UW study: Raising minimum wage requires ‘nuanced’ approach
There have been studies claiming that a lower minimum wage can directly affect the health of workers. University of Washington researchers looked to test that theory themselves, and came to some interesting conclusions.
Using data from the annual National Health Interview Survey conducted by the Centers for Disease Control, researchers looked at roughly 130,000 people between the working ages of 25 and 64 years old. Looking at six different health outcomes related to a lower or higher minimum wage, they found that it has little effect on health.
“Overall, we really didn’t find an effect of minimum wage on health, which kind of surprised us,” UW associate professor Heather Hill told KIRO Radio’s Dave Ross.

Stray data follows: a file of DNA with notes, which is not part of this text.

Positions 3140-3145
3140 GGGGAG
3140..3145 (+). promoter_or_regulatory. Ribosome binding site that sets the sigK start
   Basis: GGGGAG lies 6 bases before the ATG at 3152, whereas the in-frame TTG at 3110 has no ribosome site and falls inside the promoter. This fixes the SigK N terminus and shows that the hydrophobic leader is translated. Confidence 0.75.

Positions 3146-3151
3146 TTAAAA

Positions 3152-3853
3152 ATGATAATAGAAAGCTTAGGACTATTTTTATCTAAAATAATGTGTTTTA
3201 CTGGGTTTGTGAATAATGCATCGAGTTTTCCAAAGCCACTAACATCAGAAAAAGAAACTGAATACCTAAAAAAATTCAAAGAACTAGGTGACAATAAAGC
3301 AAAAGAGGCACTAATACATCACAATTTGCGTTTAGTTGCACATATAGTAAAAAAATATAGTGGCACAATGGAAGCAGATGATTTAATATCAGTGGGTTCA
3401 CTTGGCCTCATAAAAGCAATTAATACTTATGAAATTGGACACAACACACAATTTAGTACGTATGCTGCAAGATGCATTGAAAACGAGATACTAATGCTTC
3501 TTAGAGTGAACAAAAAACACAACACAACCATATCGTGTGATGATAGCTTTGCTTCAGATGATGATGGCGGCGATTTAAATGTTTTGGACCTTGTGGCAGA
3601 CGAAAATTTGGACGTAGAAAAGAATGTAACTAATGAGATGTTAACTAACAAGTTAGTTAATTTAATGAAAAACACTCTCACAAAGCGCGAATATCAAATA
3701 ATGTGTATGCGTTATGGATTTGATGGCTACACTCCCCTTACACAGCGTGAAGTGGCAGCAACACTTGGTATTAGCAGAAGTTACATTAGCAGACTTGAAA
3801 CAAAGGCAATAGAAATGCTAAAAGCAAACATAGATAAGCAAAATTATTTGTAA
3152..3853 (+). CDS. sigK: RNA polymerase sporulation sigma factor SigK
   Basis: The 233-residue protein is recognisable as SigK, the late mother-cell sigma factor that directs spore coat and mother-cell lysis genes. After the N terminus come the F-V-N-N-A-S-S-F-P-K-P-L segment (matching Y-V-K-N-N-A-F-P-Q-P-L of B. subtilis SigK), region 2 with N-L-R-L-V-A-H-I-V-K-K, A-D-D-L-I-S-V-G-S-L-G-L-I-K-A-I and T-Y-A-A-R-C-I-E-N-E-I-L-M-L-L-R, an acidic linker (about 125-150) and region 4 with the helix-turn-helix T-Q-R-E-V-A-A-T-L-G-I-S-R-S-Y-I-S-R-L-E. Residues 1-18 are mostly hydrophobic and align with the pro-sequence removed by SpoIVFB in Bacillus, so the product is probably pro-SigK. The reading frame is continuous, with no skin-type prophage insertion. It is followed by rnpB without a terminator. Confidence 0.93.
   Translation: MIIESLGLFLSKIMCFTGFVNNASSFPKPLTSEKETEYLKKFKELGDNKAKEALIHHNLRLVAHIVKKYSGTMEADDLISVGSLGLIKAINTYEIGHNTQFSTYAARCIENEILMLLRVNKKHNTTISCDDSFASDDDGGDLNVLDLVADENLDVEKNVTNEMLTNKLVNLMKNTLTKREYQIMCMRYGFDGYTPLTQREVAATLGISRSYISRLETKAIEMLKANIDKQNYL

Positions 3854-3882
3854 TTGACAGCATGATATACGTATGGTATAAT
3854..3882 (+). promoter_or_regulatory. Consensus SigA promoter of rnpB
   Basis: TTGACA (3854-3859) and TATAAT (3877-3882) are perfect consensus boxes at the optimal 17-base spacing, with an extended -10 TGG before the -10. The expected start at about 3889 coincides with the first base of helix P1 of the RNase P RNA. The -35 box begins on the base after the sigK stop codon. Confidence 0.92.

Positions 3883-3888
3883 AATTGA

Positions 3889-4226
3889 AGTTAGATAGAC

Hill qualified that conclusion by pointing out that the study found “mixed effects for different groups of workers.”
“That means when you look at the overall effect, it looks like no difference,” she noted.
That being so, the true aim of the study then became to figure out which workers stand to benefit from higher mandated wages, and which ones might actually see adverse effects.
“It’s important to figure out — are there ways you could design the minimum wage? Are there levels you could set it at? Are there ways you could implement it that might not have any negative effects?” Hill posited. “It’s not an indictment of the minimum wage as an approach. It’s really more that as this research area starts to get larger, and people are doing more and more studies on minimum wage and health, we need to be nuanced about it.”
Further recent UW studies also came to other conclusions. One gathered that businesses will most often respond to mandated wage increases by reducing their staff numbers and hours.
A subsequent study looked into how phasing into a $15-an-hour minimum wage affects grocery prices, finding little to no change in Seattle.
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